Velvet clothes hangers are very thin—each wood hanger takes up the space of about three—and the material is sticky, in a sense, so clothes adhere to it and there is very little slippage.
I replaced all of my nice-looking but space-gobbling wooden hangers with velvet clothes hangers, and have freed up about 20% more room in my closet. For a small closet, that’s like one acre.
Velvet clothes hangers are rather delicate, so they are ideal for women’s clothes. I don’t think they are sturdy enough to handle men’s jackets and heavier items, so keep your sturdier hangers for those.
I’m as guilty as the next gal, or guy, when it comes to wearing the heck out of a lovable new item or ensemble. So much so that, a month or so later, the item has been used and abused…and looks it. And if you’ve ever heard me preach my fire and brimstone lecture on how you’re too good to be prancing around in used and abused clothes–well, just know that there is no excuse for wearing stained, ribbed, pilled or misshapen clothes unless you are trying out for a local production of Les Misérables.
Here are some ways to put the brakes on the wear of your wardrobe, shoes included:
Think of your closet as a revolving workspace. Items check-in and check-out. Few, if any, will stay forever.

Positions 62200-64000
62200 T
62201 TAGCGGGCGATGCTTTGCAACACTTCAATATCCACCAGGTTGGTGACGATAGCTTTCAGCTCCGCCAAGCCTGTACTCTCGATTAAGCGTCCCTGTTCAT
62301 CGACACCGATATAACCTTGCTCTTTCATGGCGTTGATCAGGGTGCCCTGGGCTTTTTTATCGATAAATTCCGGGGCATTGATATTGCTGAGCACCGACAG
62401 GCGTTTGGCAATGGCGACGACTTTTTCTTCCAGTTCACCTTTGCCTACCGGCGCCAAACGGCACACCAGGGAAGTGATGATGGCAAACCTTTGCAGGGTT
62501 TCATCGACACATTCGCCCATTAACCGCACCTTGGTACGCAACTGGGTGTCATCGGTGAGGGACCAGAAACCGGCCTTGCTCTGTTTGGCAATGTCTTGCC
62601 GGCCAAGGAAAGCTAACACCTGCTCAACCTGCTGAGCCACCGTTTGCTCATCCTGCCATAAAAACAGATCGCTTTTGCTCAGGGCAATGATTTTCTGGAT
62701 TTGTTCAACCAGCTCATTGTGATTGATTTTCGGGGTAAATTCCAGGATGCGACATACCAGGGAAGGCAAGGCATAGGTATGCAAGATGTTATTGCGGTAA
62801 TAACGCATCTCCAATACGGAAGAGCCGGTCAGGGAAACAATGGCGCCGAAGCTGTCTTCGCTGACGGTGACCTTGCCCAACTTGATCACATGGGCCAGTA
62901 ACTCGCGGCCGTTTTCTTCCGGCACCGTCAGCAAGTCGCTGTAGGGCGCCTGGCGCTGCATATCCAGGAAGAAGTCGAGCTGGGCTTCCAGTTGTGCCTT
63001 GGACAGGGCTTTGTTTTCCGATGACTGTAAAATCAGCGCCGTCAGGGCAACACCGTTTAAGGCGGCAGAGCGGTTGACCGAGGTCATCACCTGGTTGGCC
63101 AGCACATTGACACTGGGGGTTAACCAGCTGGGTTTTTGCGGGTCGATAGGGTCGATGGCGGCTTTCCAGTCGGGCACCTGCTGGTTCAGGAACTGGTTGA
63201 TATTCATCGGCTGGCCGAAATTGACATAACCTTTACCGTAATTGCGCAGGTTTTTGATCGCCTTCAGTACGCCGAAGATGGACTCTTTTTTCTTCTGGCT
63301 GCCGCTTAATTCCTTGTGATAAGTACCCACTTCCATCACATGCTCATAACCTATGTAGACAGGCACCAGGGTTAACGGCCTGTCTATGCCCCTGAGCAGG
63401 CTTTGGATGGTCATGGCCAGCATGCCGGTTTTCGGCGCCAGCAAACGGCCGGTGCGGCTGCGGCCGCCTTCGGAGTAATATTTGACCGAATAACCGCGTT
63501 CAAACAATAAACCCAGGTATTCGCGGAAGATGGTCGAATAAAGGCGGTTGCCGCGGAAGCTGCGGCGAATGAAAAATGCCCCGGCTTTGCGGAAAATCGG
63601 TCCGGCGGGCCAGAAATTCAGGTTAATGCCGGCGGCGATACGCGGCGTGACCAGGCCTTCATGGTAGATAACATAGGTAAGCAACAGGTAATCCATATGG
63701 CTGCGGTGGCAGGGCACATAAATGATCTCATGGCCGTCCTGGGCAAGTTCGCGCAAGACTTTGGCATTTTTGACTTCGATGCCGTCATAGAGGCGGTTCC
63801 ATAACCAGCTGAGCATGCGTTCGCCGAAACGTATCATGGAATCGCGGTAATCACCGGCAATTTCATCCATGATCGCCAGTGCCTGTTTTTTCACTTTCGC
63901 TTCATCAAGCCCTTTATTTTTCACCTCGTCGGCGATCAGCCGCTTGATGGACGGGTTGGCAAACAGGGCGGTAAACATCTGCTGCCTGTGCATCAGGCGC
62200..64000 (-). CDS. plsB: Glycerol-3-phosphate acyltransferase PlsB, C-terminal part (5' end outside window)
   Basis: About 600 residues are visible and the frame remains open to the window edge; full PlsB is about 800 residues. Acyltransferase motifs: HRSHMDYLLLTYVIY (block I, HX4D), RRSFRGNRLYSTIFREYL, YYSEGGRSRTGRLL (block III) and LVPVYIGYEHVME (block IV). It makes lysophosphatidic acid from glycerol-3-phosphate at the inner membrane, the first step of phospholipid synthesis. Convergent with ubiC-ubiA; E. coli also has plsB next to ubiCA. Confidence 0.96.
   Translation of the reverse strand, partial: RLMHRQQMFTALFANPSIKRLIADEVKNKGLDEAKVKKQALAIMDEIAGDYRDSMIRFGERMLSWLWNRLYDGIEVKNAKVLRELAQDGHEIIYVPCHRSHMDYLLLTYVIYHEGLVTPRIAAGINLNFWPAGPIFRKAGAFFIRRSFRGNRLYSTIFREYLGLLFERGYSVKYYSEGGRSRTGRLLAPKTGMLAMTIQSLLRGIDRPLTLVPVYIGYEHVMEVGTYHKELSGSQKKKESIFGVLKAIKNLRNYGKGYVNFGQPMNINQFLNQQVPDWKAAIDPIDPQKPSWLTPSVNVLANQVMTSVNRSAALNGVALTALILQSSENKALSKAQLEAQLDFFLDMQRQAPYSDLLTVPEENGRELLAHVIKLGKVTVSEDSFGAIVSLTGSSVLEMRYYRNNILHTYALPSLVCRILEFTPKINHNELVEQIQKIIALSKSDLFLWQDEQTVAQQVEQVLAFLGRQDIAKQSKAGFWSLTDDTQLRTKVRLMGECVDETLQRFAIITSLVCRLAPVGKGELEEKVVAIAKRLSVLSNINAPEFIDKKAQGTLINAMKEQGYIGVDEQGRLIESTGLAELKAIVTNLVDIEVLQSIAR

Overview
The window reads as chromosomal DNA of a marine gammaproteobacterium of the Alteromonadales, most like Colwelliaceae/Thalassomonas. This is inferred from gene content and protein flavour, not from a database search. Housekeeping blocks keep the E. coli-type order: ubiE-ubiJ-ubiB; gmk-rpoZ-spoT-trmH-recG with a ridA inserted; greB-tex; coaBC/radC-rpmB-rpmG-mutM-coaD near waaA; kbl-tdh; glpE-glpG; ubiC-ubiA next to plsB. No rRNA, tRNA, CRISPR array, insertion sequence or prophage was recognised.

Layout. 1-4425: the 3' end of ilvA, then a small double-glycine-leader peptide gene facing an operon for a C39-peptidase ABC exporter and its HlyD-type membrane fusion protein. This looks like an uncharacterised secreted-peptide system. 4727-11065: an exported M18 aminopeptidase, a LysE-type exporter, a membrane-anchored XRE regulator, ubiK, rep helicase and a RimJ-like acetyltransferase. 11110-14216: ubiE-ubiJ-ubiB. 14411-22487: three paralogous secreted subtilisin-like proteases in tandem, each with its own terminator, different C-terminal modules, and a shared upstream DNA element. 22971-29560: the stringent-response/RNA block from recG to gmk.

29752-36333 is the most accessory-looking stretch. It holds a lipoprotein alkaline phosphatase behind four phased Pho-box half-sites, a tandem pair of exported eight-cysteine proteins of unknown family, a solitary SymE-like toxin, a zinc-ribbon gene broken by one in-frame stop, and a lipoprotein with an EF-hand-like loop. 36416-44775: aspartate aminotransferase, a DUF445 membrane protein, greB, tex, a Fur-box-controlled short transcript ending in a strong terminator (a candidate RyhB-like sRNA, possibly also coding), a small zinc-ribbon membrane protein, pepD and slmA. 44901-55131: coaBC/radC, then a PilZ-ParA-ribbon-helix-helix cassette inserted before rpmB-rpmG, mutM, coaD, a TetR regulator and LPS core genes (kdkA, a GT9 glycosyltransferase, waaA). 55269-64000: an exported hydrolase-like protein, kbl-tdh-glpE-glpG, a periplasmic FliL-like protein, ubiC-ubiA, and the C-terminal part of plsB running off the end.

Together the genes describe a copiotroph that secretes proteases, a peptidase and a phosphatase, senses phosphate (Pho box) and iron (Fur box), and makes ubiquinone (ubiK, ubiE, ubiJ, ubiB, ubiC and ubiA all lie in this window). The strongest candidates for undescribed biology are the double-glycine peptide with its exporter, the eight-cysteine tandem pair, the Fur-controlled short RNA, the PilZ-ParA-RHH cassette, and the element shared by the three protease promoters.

Regularly comb through your closet with the eye of a bitchy personal stylist and purge, purge, purge those items that are no longer up to snuff. Cart them out of your house immediately. (Putting them in a bag “for later” doesn’t count.)
Buy fewer clothes, and buy better clothes. Better does not always mean more expensive. Better means higher quality. Why? Quality=lasts longer.
There is something that saps the life from a bag, pair or shoes or clothing item when it’s worn heavily. Jeans excluded. Resist the urge to wash and re-wear–the repeat–that fantastic new tunic that wears as comfortably as a sweatshirt and looks and feels as chic as the French Riviera. Let the item rest in-between wearings, and lean on the rest of your wardrobe in the meantime.
Know how much cleaning is just the right amount. There are some items that will need cleaning more than others. A lady whose ship I passed in the night told me that she loved black dresses and cocktail parties equally. She did both a lot and, since going to a innocent cocktail party for a couple of hours is hardly the equivalent of mud wrestling, she would mini-dry clean her dress in between light wearings by letting it hang aloft in her hotel room near an open window or balcony, and place it in the bathroom when she was taking a shower for a little steam cleaning.
See your closet with new eyes. There are many self-evident reasons for cleaning out your closet. A few of them are psychological. One is that you will re-discover items that you like and look good on you. Another is that, with these new eyes, you will contemplate new concoctions, new ways to put together clothes and accessories so that they look like something else entirely. Something groovy.